Posted by: Jordann | February 23, 2009

Bombs at the Bazaar

I always tell my friends that I feel safer in Cairo than I do in the United States, hands down.

Last night at around 9PM a homemade bomb exploded in the historic Khan el-Khalili bazaar in Cairo.  Although I wasn’t anywhere near the Khan when the device went off, I was extremely unsettled.  This is an area I visit quite frequently; I wander around the maze-like streets in search of undiscovered little shops.  Mostly though, I go to the Khan to say hello to my Egyptian friends that sell their goods there.  This is why a trip to the Khan, for me, is an all day affair.  Sitting with my shopkeeper friends, drinking tea, and watching the customers float in and out of the tiny alleys is one of my favorite ways to spend an evening in Cairo.  I love the Khan.

I was sitting in my apartment last night when I received a text message from a friend asking if I was okay.  Confused, I asked him what he meant.  That’s when I found out what had happened, and my once strong sense of security in this city was shattered.  I had been in the very spot the bomb went off just two days earlier when my friend from home was visiting.

Why did this happen? Because of frustrations over Egypt’s treatment of the situation in Gaza? Because of general dissatisfaction with Mubarak’s psuedo-democratic regime? All I can hope for is that this was an isolated event; just some nutcase throwing a bomb into one of the most lively areas of Cairo, and not part of a larger systematic attack on Egypt’s tourism industry.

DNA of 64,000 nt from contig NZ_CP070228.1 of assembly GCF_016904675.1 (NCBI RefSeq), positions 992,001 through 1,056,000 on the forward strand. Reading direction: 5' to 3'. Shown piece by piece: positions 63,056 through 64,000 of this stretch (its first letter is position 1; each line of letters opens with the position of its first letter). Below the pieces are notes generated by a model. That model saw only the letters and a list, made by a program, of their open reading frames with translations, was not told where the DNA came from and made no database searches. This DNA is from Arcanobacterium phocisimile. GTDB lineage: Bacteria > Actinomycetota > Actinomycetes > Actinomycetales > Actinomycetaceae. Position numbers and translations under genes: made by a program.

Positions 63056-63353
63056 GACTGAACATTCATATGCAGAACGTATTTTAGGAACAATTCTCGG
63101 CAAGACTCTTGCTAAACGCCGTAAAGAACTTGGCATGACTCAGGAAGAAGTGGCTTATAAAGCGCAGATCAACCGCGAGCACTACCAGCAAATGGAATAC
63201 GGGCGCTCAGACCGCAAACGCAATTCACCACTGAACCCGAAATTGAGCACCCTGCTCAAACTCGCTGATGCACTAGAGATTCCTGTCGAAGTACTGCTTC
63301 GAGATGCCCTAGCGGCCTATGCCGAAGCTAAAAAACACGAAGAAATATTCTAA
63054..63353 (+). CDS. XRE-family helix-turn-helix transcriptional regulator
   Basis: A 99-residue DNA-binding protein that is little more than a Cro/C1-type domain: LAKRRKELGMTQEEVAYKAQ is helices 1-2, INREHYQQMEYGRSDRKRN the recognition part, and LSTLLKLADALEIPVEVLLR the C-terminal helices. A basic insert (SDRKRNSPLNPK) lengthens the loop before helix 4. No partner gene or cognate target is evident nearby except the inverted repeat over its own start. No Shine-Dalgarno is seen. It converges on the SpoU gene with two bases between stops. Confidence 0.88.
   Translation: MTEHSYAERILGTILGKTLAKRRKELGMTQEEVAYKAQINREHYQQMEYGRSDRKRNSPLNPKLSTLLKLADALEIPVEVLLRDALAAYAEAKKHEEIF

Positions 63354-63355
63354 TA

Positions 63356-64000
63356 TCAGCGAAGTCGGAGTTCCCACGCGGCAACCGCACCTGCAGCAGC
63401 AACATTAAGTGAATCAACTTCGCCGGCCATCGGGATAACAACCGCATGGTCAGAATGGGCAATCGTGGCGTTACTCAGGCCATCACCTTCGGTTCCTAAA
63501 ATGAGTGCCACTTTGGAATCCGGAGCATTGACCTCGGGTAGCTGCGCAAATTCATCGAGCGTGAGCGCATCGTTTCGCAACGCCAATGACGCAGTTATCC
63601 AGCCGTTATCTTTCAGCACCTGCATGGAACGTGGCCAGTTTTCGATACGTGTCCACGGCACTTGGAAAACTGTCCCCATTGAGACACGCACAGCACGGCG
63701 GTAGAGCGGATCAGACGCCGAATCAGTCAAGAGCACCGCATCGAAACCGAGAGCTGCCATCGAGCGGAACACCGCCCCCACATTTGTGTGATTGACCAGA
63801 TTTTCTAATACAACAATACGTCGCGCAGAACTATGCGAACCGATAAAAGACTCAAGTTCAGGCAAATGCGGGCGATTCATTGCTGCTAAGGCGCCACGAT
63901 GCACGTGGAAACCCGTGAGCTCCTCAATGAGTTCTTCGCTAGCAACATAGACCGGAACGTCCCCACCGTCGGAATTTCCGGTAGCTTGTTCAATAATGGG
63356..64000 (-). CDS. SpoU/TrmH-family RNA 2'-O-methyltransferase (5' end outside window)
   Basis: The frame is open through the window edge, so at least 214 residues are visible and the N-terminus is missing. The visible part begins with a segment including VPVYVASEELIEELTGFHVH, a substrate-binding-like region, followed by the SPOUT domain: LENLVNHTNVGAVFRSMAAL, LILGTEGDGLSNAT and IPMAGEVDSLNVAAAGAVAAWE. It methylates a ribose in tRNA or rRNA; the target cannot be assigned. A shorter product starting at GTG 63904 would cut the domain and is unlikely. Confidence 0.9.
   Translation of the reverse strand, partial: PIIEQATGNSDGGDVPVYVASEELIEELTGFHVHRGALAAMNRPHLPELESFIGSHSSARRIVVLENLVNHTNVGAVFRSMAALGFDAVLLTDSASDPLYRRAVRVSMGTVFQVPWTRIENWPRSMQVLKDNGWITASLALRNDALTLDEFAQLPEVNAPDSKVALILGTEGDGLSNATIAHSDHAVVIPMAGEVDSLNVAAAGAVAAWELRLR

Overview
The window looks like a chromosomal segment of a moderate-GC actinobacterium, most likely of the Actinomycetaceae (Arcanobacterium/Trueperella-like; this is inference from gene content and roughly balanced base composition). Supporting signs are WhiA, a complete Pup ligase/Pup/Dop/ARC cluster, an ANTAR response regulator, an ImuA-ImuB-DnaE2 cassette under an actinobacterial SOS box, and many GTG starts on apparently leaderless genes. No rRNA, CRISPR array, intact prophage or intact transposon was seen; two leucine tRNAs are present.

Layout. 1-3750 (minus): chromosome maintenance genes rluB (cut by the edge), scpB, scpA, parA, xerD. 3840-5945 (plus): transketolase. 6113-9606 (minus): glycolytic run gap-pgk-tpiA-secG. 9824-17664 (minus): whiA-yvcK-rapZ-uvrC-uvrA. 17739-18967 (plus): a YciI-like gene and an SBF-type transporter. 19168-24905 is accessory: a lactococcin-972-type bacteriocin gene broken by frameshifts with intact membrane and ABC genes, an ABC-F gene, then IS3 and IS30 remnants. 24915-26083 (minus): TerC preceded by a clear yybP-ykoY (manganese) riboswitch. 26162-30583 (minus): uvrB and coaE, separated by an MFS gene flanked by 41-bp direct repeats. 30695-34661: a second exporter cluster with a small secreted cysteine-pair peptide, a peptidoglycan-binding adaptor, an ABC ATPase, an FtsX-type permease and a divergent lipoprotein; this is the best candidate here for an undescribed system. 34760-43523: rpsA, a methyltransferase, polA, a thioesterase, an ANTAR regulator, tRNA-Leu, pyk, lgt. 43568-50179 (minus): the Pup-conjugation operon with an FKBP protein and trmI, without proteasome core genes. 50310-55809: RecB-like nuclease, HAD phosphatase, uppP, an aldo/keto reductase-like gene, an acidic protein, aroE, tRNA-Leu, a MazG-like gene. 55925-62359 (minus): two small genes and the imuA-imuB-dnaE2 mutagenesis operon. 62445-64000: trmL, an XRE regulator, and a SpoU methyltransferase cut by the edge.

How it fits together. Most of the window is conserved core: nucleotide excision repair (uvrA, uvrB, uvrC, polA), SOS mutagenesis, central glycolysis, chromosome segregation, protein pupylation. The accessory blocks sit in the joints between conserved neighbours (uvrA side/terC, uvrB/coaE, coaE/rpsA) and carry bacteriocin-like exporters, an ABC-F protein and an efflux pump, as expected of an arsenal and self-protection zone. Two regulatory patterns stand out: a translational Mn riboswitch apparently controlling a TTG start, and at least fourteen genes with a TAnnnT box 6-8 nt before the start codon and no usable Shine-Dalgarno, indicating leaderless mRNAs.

I don’t know how or what to feel.  I’m not afraid, but I can no longer boast to all of my friends that I feel 100% safe in Egypt anymore.  How can I, after one of the most charming and popular places in Cairo was bombed?  I could have very well been there.

Besides the deaths and injuries that were a result of this attack, my heart goes out to the Egyptians who work in the Khan.  Everyone I know there will attest that business is still recovering from the similar bombing in 2005.  What will they do now? The recession has taken a remarkable toll on their already slow business, and now the tourists who could afford to visit Egypt will be too scared to visit the Khan.

If this attack was meant to hurt the Egyptian government by scaring away the tourists–its fattest cash cow–it utterly failed.  This kind of attack won’t cause Mubark to suddenly reform Egyptian law or lift the oppressive emergency rule that has been in place in this country for 30 years.  What it will change, however, are the daily lives of the Egyptians who depend on the Khan as their primary soure of income.

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